Hargrove: Waiting to return to Indy Lights is paying off

Photo: Indianapolis Motor Speedway, LLC Photography

Editor’s note: Scott Hargrove, the 2013 Cooper Tires USF2000 Championship Powered by Mazda champion and current driver of the No. 3 Gap Guard Dallara IL-15 Mazda in the Indy Lights Presented by Cooper Tires, will be one of two Mazda Road to Indy guest bloggers for NBCSports.com this month. Hargrove’s post-Grand Prix of Indianapolis, pre-Freedom 100 blog is filed below; another Mazda Road to Indy driver blog will follow later this month.

After sitting out last season due to a lack of sponsorship, Hargrove signed with Team Pelfrey in February. Not satisfied to simply drive the car, the young entrepreneur has set about redesigning the soon-to-be released Gap Guard website, the graphics and the product itself. The new graphics – which adorn the team pit cart he recently redesigned – can also be seen on Stefan Wilson’s No. 25 Driven2SaveLives-KVRT entry in the 100th Indianapolis 500 presented by PennGrade Motor Oil.

After this past weekend on the Indianapolis Motor Speedway road course, it’ll be time to switch focus and driving styles from the road course to an oval. This is another area where the Mazda Road to Indy mirrors the guys in the Verizon IndyCar Series.

You’ll need to be a lot smoother behind the wheel. While I’ve done a few oval races, I’ve never done anything as high speed as this. In the Freedom 100, you just need to be calm and not make mistakes.

Hargrove. Photo: Indianapolis Motor Speedway, LLC Photography
Hargrove. Photo: Indianapolis Motor Speedway, LLC Photography

But before I do the pre-event test here Monday, I’ll race in a Porsche in the IMSA GT3 Canada series at Canadian Tire Motorsport Park. It’s a chance to get away for a bit at a place where I’ve won before. Hopefully, I’ll get another win up there, clear my head a bit, and come back here with some momentum to hit the oval running!

To be honest, it’s been a pretty rough start to the year for us in Indy Lights. Our finish Saturday (ninth) was our second-best finish of the season after scoring a podium at St. Pete, but that’s just the kind of year it’s been. At the same time, it’s been great because I’m driving an Indy Lights car, after sitting out last season. To be back in the car is cool, and you can’t beat being at Indy.

It’s an interesting perspective. When you’ve won and contended for titles before, you’re used to that; but your mindset changes when you’re further back in the championship. From here, all I can focus on is improving and doing the best I can to win races in the Gap Guard car, and then go for the championship next year.

Reflecting on IMS, I look back to the race in Pro Mazda here in 2014, which was a real turning point for my season. I was on the podium in the first few races, knocking on the door, but Spencer (Pigot) was just super quick. I was so happy when I broke through for the win here, after some really crazy racing! I was able to pull away from my competitors and get both victories, which really solidified in my head that we were taking the fight to those guys, that I really did have a chance to win the championship.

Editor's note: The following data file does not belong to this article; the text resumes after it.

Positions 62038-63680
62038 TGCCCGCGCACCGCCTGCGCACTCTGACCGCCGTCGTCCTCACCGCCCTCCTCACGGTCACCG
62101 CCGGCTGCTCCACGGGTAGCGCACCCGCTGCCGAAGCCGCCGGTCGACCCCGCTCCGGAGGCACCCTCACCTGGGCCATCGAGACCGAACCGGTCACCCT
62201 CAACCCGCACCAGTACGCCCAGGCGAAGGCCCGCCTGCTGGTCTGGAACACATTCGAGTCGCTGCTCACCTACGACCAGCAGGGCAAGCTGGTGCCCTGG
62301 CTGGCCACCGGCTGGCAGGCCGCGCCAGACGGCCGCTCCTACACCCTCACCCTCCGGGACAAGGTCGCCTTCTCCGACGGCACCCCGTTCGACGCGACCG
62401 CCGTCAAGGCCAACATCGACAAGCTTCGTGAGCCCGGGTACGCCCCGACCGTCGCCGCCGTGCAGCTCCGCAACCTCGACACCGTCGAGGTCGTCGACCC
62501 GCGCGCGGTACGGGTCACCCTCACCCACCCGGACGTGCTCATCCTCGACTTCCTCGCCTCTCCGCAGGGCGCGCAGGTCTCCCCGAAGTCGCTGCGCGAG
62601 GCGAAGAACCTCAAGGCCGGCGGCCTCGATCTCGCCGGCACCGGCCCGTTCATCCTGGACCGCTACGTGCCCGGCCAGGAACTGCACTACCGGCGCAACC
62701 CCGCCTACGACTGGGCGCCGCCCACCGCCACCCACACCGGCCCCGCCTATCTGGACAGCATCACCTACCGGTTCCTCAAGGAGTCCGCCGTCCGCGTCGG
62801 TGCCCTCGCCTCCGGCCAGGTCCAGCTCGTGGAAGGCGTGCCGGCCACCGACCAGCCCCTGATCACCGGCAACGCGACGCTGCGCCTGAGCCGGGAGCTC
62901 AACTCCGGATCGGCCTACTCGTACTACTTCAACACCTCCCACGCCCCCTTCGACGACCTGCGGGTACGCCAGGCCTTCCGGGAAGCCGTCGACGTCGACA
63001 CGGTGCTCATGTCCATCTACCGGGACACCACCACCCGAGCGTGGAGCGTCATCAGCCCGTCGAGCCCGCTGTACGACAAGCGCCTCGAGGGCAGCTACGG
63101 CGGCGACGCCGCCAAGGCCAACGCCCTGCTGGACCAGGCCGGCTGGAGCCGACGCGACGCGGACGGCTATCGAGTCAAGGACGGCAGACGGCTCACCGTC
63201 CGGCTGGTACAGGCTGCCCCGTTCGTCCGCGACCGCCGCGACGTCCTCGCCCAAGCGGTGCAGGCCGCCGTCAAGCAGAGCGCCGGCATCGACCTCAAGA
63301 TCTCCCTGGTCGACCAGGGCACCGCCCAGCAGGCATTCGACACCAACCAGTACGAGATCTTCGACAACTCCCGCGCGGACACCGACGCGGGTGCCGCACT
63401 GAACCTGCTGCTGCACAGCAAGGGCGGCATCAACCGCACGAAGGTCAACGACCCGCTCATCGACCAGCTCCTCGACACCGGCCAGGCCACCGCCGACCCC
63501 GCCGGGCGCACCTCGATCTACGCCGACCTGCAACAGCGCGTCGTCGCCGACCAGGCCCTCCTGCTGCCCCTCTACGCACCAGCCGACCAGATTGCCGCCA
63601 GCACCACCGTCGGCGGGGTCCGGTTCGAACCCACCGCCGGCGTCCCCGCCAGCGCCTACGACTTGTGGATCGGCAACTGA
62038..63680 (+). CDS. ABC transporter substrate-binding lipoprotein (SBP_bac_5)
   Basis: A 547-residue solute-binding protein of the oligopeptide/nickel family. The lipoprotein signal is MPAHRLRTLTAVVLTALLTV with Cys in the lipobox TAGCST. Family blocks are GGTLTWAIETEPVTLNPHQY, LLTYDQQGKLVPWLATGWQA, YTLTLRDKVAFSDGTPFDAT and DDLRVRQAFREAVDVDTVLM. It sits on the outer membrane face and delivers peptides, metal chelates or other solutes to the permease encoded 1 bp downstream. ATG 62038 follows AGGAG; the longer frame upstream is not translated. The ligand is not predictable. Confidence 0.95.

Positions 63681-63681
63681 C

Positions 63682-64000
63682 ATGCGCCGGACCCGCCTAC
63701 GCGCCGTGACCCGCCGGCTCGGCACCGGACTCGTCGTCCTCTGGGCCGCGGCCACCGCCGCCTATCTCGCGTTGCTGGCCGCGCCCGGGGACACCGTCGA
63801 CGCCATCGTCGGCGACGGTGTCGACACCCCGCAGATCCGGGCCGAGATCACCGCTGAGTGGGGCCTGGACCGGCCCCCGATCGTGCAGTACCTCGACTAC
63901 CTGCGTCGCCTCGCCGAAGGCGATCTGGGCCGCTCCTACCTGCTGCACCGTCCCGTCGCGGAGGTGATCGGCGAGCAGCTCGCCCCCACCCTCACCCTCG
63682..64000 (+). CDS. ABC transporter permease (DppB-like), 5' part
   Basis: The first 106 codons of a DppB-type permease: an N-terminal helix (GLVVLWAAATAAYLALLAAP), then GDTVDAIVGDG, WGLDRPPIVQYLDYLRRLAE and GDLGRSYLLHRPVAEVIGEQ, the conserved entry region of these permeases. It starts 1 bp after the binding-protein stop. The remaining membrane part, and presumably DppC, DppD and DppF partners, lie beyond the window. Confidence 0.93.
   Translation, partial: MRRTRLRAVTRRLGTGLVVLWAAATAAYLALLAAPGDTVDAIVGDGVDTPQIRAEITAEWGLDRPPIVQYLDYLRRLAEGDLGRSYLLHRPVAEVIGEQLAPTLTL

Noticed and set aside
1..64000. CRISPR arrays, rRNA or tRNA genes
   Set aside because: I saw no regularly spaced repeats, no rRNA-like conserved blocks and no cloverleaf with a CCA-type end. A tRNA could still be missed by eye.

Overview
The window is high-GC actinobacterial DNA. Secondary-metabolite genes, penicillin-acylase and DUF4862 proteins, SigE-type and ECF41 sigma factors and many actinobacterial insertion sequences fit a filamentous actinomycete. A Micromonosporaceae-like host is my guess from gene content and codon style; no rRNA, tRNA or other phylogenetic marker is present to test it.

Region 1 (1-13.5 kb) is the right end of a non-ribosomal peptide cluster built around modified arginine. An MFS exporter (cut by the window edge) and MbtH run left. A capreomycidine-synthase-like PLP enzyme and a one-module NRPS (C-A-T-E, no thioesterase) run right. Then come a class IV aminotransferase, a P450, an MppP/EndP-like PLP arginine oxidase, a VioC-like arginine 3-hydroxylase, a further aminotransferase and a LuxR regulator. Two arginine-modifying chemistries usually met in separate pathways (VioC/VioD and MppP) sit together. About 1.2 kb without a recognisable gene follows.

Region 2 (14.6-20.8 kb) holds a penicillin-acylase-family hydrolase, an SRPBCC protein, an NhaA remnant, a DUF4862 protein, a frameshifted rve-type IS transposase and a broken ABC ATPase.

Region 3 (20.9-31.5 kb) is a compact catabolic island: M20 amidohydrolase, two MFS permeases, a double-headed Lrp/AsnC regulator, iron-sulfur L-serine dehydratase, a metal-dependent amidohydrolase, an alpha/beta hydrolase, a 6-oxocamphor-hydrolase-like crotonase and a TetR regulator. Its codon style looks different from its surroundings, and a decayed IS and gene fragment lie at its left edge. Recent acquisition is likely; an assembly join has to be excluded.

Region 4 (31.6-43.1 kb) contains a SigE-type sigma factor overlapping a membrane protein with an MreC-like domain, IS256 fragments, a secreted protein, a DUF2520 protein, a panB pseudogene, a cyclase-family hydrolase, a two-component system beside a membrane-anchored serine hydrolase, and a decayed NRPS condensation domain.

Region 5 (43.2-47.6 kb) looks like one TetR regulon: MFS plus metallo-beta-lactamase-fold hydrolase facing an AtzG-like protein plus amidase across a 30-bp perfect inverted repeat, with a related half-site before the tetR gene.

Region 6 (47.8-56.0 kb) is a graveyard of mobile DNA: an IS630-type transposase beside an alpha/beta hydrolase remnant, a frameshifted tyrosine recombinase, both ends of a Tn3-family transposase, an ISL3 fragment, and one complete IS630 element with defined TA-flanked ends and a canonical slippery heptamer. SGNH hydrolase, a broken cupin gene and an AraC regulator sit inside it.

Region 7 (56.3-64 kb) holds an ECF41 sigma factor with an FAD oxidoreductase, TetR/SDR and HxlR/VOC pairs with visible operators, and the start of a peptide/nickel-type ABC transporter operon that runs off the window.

After the road course event here, my teammate Neil Alberico and I were saying that had been the craziest weekend of racing we’d ever been a part of. So we were in a rain delay at Lucas Oil Raceway, looking at our on-board video, and I decided to do a video. I worked for about five or six hours and made a “Mario Kart” video. It went viral right away and people still ask me about it! It brought back some childhood memories, since that’s my racing started!

Things really fell my way the rest of the season, including the race at Houston where I had an incident with my teammate, got a drive-through penalty, dealt with the pouring rain, made a pit stop under yellow and came back from 10th to the lead. We endured one of the biggest ups and downs in one race! After that, it was back-and-forth between me and Spencer… and we know how that ended (Pigot edged Hargrove in a dramatic battle for the 2014 Pro Mazda title at Sonoma).

But I remember this time last year, watching the car I had started the season with (Sean Rayhall took over the seat with 8Star Motorsports after St. Pete) being raced around here. I watched the Freedom 100 from home and that pretty much sucked!

Still, it was a great learning experience for me. To come back here with Team Pelfrey this year makes the waiting worth it. My teammate Juan (Piedrahita) told me that I’m going to love race day. Even the laps that we’re going to take next Monday on the test days are going to be surreal.